4 Cassandra Cronin behavior. Therefore, feeling the trauma that victims felt should cause empathizers to want to do something to address the problem. Since the Abuelas aim to resist oppression and locate the desaparecidos, their artistic works play on empathy to evoke this pro-social behavior from the public. Las Historietas por la Identidad weave together illustration, photography, and narration to reach a wide audience. Graphic narratives are an easily digestible and attention-grabbing source of information. Graphic narratives have been used by the UN, the World Health Organization, the UN High Commissioner for Refugees, and numerous NGOs to convey information to vast audiences (Chaney 63). They are easy to read and attractive to a target audience of young adults. Furthermore, “arraying boxes of witnessing, they narrativize and dramatize complex information at the same time that they intensify the affect of empathetic identification” (Chaney 62). Readers can identify with an avatar in a comic in ways in which they might not identify with a photograph, because it is easier to put oneself in the shoes of a nondescript person than one with whom they readily notice differences. Therefore, as the reader becomes the avatar, they will travel through the comic as that person, empathizing with his/her plight. This will lead to increased doubt about identity, or pro-social action. One graphic narrative we will analyze is “Ramiro Menna Lanzillotto busca un/a hermano/a” by Matías Trilla. The first box reads, “Ana María Lanzillotto y Domingo Mema eran militantes del PRT-ERP,” stating right away the parents’ names and the fact that they were guerrillas (Trilla). These facts, stated overtly, are the cornerstones of the stolen identity: one’s true parents and the reason why he/she was separated from them. The comic goes on to tell how Ramiro, the older brother, was two years old and happily awaiting the birth of his little sibling when his parents, aunt, and uncle disappeared. The next four boxes are filled with black and white photographs of the mother, father, aunt, and uncle. In his book, Graphic Subjects, Michael Chaney argues: Images and narratives constitute [memory’s] instruments and its very medium, extending well into subsequent generations. Photographs, ghostly revenants, are very particular instruments of remembrance, because they are perched at the edge between memory and postmemory and also, though differently, between memory and forgetting. (Chaney 22) The photographs that are used to show the disappeared only capture a brief moment of time past. The black and white headshots are reminiscent of mug shots. This is appropriate since these four were arrested for their guerrilla activity. However, used in conjunction with illustration and words, they form a narrative that forms an identity. They prove that the “disappeared” did exist, contrary to what General Videla may say. The next box of the graphic narrative shows a saluting general in a wind-up tank shooting out skulls at the foot of a giant man in a suit, a wind-up airplane flying overhead. The tank reads “Proceso,” the law that gave all power to Videla, and “1976,” the year in which the coup took place. This wind-up tank symbolizes the mindless manner in which the military followed orders in committing horrendous human rights violations. Videla stands behind the tank, the holder of all power. The wind-up airplane is probably one of the planes that dumped dead bodies over the ocean. Next, the graphic narrative continues to relay the fate of the desaparecidos, and it shows two characters digging graves at night. The characters wear masks, representing how they never took responsibility for their crimes, and have black holes for eyes, symbolizing their soullessness and how they feigned obliviousness to their sins. They are of course doing their jobs under the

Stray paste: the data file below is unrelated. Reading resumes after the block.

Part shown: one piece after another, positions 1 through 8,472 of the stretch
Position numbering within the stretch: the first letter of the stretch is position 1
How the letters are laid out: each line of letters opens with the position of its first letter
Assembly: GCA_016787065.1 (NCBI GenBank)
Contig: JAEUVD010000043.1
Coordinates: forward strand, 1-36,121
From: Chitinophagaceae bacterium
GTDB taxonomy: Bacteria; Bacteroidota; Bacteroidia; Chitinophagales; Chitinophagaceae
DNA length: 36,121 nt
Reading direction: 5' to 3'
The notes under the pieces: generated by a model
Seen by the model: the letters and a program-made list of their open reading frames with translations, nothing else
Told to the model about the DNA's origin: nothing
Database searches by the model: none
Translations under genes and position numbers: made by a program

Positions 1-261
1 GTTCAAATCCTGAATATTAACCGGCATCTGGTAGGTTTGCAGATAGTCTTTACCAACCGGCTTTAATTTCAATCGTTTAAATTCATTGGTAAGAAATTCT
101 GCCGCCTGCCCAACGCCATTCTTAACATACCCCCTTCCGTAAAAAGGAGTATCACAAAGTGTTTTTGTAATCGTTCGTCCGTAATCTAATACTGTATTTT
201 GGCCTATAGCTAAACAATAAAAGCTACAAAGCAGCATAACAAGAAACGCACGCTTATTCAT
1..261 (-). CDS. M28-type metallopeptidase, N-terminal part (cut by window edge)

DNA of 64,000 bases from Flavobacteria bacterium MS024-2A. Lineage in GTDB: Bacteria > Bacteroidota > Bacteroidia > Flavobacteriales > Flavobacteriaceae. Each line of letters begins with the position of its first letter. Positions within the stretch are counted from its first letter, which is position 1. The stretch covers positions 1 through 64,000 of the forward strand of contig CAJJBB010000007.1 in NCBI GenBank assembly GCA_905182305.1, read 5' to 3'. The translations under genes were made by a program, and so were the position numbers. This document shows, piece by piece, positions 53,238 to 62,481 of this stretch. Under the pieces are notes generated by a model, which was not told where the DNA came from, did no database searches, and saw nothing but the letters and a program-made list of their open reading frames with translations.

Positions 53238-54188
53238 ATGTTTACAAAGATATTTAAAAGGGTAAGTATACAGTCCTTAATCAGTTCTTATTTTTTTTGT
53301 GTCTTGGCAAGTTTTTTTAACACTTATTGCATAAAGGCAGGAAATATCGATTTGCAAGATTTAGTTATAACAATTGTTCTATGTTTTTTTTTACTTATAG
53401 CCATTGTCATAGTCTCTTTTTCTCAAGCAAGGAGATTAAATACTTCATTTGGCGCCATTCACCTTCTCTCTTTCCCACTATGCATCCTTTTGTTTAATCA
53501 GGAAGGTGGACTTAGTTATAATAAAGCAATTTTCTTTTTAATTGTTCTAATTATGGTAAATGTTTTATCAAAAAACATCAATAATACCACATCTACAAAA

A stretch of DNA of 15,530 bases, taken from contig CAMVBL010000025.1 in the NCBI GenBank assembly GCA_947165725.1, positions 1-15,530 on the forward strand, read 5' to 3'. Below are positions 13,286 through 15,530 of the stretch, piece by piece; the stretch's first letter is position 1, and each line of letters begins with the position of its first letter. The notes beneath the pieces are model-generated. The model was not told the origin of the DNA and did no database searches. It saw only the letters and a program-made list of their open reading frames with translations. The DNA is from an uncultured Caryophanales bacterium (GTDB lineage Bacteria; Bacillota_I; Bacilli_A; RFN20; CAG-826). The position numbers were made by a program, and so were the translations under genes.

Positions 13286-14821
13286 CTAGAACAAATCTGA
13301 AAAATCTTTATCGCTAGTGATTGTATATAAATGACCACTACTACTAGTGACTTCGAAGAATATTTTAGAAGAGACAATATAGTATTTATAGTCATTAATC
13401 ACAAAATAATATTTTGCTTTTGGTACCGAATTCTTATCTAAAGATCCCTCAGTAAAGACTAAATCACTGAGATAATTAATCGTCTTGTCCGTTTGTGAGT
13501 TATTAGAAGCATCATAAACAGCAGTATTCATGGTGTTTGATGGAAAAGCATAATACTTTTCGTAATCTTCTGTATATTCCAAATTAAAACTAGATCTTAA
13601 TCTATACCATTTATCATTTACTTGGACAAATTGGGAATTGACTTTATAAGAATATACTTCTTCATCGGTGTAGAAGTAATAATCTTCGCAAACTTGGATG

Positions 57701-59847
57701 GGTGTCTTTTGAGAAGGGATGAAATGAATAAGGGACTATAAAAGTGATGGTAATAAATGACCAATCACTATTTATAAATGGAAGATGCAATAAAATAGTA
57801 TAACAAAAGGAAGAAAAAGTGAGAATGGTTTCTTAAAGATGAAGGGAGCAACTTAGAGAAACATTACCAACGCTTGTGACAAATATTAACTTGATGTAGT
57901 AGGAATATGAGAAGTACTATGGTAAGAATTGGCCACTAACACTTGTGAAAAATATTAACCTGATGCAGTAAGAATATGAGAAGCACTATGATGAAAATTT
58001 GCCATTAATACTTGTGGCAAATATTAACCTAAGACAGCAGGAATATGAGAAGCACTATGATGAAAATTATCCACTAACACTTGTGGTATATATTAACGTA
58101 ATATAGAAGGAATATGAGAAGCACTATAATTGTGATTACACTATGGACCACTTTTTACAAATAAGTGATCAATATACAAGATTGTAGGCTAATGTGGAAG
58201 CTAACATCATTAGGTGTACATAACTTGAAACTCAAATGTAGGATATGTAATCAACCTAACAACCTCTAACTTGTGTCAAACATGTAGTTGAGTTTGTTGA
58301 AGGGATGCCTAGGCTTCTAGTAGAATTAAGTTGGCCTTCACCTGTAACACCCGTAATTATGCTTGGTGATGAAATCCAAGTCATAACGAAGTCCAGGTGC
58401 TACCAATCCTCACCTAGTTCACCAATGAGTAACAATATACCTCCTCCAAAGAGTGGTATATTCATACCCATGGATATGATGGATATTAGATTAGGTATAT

Art for the Disappeared 5 cover of night, in secrecy. Next it is written that the baby was born in captivity in September of 1976 and was stolen, thus adding information from which an identity will be constructed. Next, it says, “If you have doubts about your identity... You could be the brother/sister that Ramiro is looking for,” calling the reader to question the truth of their identity (Trilla). Finally, pictures of Ramiro and his two small sons are shown, and it is written, “they search for you too” (Trilla). This, along with a brightly colored, cheerful illustration of flowers and an invitation to contact the Abuelas, ends the graphic narrative on a note of hope. This testimony will become the identity of Ramiro’s long lost brother or sister, and will also add to the collective memory of the nation. The Abuelas publish these historietas to vocalize traumas and make the “unspeakable” speakable. Through the Teatro por la Identidad performances, the Abuelas have mixed aesthetics with documentation to spread awareness far and wide. In the Abuelas mission statement for Teatro por la Identidad, they say, como estas sombras van caminando a nuestro lado, hacemos teatroxlaidentidad para combatirlas, para disolverlas, para nunca descansar en el trabajo de exorcizarlas. Porque son oscuridades que a nada temen más que a la reflexión. Pocas cosas son tan efectivas en este combate como la sensibilidad, la duda, la emoción, el recuerdo, la acción y el desesperado intento de entendernos y convivir. Y esto es el teatro: duda, acción, emoción y convivencia. (Teatro X La IDENTIDAD) The performances create collective memory through testimony, instill doubt in the audience about their respective identities, play with emotion and empathy, and spread awareness. The pioneer play, staged on June 5, 2000, which was written by Patricia Zangaro and directed by Daniel Fanego, was titled “With Regard to Doubt.” The short play presents a couple of appropriators with their adopted son, who is unaware that he is adopted, unaware of his true identity. Three Abuelas come on the scene to argue that the young man should know his true identity while the appropriators argue the opposite. Then, a series of youths who have discovered their hidden identities come on the scene to try to convince the first young man that he should do the same. The young man is balding, whereas the “father” has a full head of hair. The young man gives a speech about how he is just like his dad, but he repeatedly halts in confusion as he happens upon incongruities. In the opening line of the play, the Abuelas ask each other, and the audience, “Isn’t baldness hereditary?” A choir of youths repeatedly asks, “And you, do you know who you are?” These methods urge the audience to question their own identities. The Abuelas advocate the right to identity by arguing, “for as long as there is a single person with their identity stolen and forged, the identity of all is in doubt” (Graham-Yooll 59). A second play, first staged on October 8, 2002, is “In Labour” by Marta Betoldi, directed by Leonor Manso. This play focuses on two expectant mothers of the same age writing letters to their unborn children. One quickly ascertains that the first woman, Andrea, is in fact the second woman’s, Laura’s, mother. However, Andrea disappeared, and Laura was stolen, although Laura has no idea that her current identity is a lie. Once again, the audience is brought to doubt as Laura mentions little things that point to her appropriator not being her genetic mother. Andrea writes, “mum says don’t be silly, forget it, so I don’t talk about it much” (Graham-Yooll 77). This theme of forgetting and not talking about inconvenient topics is common of the Dirty War. In the play, this quote is a metaphor for a victim of trauma being told that his/her memories are “unspeakable” and “unthinkable,” simply so he/she will not speak or think of them. However, by